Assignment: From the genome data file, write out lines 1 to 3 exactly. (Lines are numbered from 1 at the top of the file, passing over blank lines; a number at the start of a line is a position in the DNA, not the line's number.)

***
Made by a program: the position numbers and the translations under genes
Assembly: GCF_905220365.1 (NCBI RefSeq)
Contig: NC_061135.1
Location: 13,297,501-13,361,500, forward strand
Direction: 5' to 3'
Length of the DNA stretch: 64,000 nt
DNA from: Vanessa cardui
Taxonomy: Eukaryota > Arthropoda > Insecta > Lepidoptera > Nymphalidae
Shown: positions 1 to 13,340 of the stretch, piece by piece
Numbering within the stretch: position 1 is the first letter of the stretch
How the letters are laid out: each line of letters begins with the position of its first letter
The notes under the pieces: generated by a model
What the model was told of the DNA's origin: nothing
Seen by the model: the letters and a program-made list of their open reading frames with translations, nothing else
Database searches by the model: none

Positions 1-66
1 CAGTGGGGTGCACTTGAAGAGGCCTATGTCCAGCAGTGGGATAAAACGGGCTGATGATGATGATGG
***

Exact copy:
Made by a program: the position numbers and the translations under genes
Assembly: GCF_905220365.1 (NCBI RefSeq)
Contig: NC_061135.1